For all the talk about SATC's sexual freedom, the women on the show still mainly seem to talk about guys 24/7, and despite the fact that these are supposed to be career women the episodes I saw never seemed to show the women actually working. Not to mention the fact that Carrie's job is hardly commensurate with the economic status she seems to have on the show, further divorcing the show from the realities of real women. It's a fairy tale, and it does as much to reinforce gender stereotypes as it does to expand sexual representations in the media. Though the show got a lot of praise for including some serious attention to breastfeeding for the first time on TV, one of the things my fiancee was so offended by from the film was its not-so-veiled suggestion that women cease to be sexual creatures and let themselves go after giving birth. Some serious mixed messages going on here, it seems.

On the other hand, I'd love to see more feminist/racial/alternative critiques of this sort leveled at all kinds of mainstream films, and in retrospect my own review of Iron Man was probably lighter than it should have been on the troublesome treatment of gender in the film. It's a bit tough to analyze the extent to which the film endorses Stark's condescending attitudes towards women. I mean, clearly we're not meant to see him as an endearing figure, but as a bit of a prick, and this includes his dismissive treatment of women. Even the scene with the stripping stewardesses on the plane was a rap video parody that's so over the top it's hard not to see at least a hint of a critical undercurrent there. Even towards the end, when Stark has redeemed himself and recreated his character as a hero in other ways, Pepper Potts is there to remind him that he's been a jerk to her, coolly rebuffing his attempt at seduction. But it's not an unproblematic film in this respect, and it does deserve to be analyzed for what the film has to say about women and men's treatment of them.

jmac said...

Ted,

Thanks, baby! :) You understand it perfectly.

It can be difficult to wrap our minds around the concept that all of us can see the same film and that it can take us to radically different places. Cinema is consciousness! We can experience the same thing and have completely different reactions. So if a film critic doesn't get SATC the HBO series, I might advise sitting this one out, you know? I always try to write about what I feel drawn to and what I understand. There is a difference between examining a film intellectually and judging it based on personal tastes and assumptions . . .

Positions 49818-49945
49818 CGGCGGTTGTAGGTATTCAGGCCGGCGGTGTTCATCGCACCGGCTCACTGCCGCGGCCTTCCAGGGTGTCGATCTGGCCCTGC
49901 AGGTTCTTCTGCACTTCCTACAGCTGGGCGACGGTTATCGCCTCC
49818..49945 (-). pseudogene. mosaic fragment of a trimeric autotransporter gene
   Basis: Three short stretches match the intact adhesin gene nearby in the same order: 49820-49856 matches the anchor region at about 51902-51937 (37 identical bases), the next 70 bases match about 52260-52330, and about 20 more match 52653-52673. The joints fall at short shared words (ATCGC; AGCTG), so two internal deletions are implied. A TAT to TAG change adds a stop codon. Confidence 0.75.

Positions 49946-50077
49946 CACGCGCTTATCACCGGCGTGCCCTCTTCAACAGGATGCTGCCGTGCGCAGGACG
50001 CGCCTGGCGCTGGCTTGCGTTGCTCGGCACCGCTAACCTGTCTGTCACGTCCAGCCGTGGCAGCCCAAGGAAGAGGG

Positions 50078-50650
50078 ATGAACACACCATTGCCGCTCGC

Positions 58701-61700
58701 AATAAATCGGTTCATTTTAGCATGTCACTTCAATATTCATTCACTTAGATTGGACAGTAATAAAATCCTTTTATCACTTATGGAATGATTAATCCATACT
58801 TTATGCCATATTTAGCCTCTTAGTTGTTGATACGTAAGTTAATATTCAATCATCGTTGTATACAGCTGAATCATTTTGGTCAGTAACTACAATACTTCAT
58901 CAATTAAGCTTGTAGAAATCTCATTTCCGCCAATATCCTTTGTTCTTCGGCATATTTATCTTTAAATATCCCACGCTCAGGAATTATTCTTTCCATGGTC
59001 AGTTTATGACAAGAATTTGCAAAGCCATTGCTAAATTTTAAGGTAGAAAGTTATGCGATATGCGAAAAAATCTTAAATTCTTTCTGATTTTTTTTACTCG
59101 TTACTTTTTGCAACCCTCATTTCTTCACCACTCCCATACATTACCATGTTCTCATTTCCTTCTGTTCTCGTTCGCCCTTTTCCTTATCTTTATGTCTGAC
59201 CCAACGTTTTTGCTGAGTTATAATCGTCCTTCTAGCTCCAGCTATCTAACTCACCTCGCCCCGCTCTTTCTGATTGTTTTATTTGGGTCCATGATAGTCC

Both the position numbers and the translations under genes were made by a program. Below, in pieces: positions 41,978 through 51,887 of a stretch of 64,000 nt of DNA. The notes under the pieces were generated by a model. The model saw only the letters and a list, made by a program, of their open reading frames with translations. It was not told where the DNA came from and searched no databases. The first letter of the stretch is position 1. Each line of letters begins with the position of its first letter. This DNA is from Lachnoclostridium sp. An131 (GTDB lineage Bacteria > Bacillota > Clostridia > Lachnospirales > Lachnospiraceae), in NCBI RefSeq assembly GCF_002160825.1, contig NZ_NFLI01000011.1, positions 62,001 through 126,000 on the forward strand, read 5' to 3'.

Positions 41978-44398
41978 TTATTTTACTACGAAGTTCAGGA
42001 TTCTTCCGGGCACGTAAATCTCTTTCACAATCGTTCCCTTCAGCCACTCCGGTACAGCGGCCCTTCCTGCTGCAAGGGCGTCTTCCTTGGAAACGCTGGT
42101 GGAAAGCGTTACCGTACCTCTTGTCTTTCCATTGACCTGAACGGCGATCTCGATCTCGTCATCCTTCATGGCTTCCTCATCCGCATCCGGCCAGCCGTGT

A few of the comments in this dialogue illustrate that some cannot accept the mise en scene of SATC. The shoes, the bags, the designers, the Vogue editors, all that is a cinematic language! Why are beautiful clothes held as the worst example of excess, when there is so much violence and stupidity in cinema?

I could say a whole lot more, but ultimately SATC will have the last word. I cannot change anything simply by reacting to film critics and pointing out the hundreds of ways they are wrong! :) What really changes things is creating something so wonderfully new and beautiful that people cannot help but love it. That's what SATC is for many of us. Everyone else will just have to catch up . . .

:)

NATHANIEL R said...

thank you for posting this. i missed the discussion as I was out of town and away from the internet but I was alarmed at how few critics, even the intelligent ones, were so proud of their ignorance when it came to this film.

odd.